Aug 25, 2007

Iraq-Vietnam Speech Reflects Desperation

George W. Bush's invoking the Vietnam withdrawal and post-World War II American occupation of Japan to support the continued occupation of Iraq is of-course laughable on its academic merits. [Via the Poltico, see one Bush-cited historian's knocking down such a comparison in November 2002.]

To the anti-intellectual and authoritarian Bush administration, facts and history are malleable instruments that can be changed to fit whatever ideological and political objective is on the administration docket.

But the well-crafted and politically risky speech is revealing of the desperate situation in which the anxious administration fabulists and fantasists find themselves.

They well know that if the invasion and occupation were to continue into the 2008 elections and be perceived by the electorate in anything resembling reality, the war party would face losses approaching the 1964 Johnson-Goldwater election.

So now, Bush attempts to once again reinvent reality, create his own history, and have his talking points bounce around the rightwing echo chamber, while proclaiming that the administration cannot be held accountable by the American public today but rather can be judged only by history.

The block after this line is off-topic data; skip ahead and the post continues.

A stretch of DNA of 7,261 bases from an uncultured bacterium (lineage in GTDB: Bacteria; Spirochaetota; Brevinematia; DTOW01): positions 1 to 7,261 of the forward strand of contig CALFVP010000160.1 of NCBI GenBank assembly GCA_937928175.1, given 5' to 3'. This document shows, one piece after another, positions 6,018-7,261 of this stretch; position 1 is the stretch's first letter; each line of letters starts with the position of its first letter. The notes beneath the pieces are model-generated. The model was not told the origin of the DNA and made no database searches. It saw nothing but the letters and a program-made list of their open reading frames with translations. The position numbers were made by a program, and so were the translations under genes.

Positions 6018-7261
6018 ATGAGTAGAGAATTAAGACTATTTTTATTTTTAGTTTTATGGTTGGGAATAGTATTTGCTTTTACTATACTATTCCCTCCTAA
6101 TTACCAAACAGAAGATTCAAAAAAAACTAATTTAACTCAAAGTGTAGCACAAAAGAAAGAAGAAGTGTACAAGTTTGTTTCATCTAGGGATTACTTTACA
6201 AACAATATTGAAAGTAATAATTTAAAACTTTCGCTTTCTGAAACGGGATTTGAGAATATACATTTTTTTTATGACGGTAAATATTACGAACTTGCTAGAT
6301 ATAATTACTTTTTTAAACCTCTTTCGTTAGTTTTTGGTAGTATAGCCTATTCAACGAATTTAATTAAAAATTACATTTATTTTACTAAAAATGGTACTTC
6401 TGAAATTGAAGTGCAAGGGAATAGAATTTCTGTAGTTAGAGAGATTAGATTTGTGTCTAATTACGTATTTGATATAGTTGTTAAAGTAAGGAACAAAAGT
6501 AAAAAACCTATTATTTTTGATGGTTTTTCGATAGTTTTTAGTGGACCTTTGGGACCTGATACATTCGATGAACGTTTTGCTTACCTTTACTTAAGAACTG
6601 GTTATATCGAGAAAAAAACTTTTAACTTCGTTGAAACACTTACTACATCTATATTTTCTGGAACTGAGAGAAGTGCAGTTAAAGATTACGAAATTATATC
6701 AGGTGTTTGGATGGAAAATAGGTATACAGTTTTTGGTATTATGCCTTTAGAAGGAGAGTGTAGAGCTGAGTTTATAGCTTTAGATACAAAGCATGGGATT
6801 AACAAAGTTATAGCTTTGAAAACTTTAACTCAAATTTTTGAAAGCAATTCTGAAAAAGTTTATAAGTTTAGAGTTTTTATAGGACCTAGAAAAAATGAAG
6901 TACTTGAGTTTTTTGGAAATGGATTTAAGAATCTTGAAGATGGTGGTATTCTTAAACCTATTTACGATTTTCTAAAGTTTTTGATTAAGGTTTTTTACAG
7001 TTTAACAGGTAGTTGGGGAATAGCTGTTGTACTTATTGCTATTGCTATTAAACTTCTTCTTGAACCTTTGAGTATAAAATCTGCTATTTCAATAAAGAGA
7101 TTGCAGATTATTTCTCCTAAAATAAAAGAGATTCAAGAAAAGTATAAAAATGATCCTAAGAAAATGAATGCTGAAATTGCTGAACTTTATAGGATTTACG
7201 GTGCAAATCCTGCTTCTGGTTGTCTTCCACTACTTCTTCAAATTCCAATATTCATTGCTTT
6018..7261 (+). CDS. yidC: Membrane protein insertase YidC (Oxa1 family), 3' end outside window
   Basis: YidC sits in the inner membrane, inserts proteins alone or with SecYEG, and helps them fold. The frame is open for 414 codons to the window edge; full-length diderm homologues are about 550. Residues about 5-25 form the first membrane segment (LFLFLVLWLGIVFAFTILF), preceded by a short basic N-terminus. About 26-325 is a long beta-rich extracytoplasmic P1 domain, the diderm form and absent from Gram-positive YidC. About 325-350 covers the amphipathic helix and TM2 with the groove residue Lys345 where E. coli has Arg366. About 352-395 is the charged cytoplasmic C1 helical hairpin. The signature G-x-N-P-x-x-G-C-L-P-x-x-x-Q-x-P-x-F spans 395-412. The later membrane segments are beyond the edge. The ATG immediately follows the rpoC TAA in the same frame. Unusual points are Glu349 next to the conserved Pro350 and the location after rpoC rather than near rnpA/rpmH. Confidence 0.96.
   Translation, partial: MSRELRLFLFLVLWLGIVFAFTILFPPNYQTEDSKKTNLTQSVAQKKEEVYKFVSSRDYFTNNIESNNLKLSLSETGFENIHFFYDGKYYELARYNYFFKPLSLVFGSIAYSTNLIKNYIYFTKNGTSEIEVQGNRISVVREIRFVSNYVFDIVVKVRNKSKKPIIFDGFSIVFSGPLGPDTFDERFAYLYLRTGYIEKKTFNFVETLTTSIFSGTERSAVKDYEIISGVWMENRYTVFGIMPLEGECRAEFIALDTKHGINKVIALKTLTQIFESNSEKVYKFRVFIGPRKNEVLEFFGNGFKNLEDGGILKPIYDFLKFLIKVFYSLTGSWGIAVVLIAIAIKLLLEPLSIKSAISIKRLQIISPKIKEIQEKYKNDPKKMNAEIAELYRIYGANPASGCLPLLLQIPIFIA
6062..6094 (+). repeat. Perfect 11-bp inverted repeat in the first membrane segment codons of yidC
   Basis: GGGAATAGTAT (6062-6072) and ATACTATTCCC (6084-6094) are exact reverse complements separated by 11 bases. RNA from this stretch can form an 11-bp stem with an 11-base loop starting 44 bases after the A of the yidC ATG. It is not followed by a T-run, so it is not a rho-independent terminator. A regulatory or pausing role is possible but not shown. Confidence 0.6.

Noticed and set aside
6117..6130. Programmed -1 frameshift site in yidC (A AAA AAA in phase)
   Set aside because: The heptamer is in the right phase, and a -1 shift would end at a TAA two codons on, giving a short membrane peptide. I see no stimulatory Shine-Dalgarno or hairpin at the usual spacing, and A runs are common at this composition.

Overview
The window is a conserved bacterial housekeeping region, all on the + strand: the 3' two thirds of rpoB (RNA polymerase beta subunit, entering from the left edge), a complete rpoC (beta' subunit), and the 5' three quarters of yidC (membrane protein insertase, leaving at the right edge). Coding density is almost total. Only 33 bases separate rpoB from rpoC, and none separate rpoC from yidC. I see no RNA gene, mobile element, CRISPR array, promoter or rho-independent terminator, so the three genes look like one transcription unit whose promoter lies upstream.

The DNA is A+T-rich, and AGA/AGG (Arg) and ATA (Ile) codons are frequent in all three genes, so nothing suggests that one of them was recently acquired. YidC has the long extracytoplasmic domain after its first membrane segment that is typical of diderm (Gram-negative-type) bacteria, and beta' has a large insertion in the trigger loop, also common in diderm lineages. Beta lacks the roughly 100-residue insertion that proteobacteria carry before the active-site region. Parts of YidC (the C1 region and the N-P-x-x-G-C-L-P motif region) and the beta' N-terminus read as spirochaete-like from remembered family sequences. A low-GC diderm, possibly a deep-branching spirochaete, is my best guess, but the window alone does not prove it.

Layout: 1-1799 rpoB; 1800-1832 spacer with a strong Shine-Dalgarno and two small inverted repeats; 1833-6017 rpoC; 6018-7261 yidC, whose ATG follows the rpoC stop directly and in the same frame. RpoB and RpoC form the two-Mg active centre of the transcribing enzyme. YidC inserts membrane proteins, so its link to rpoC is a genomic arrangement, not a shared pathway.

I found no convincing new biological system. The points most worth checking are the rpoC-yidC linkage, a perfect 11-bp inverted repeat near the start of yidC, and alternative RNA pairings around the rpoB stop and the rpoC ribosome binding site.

Nothing to lose at this point for the Bushies, might as well try setting the record straight (by their lights) on Vietnam for which one segment of the Bushies' base still maintains a vague I-bet-we-coulda-won-that-one-too feeling. [The Watergate-Vietnam reforms making the executive branch constitutionally accountable to the people's representatives could use some reworking too, the Bushies feel.]

And war frightens the hell out of democrats.

It's like the 1970s movie, The Longest Yard, in which the quarterback Burt Reynolds repeatedly rifles a football into the most vulnerable part of the male anatomy, killing a man (Packers great Ray Nitschke) though no one really wants to find out for sure.

It worked once, it ought to work again, said Reynolds, to the giggles of his teammates in the huddle.

Bush is throwing war at the democrats again. And the typical democrat today is no Ray Nitschke.

The Vietnam-Japan gambit meant to capture or at least confuse the imaginations of one depoliticized segment of the public was predictably ridiculed by those for whom some semblance of reality is still necessary.

But the Bushies don’t care what a bunch of historians and intellectuals think; the Bushies can spin their own history just fine.

Even as the specter of another grand, foolish military venture dances around Washington scaring many of the testicularally-challenged democrats who appeased Bush on Iraq, Bush knows in his heart most Americans believe him to be wrong.

But when the rain falls, one ought to truly hold his head up high.


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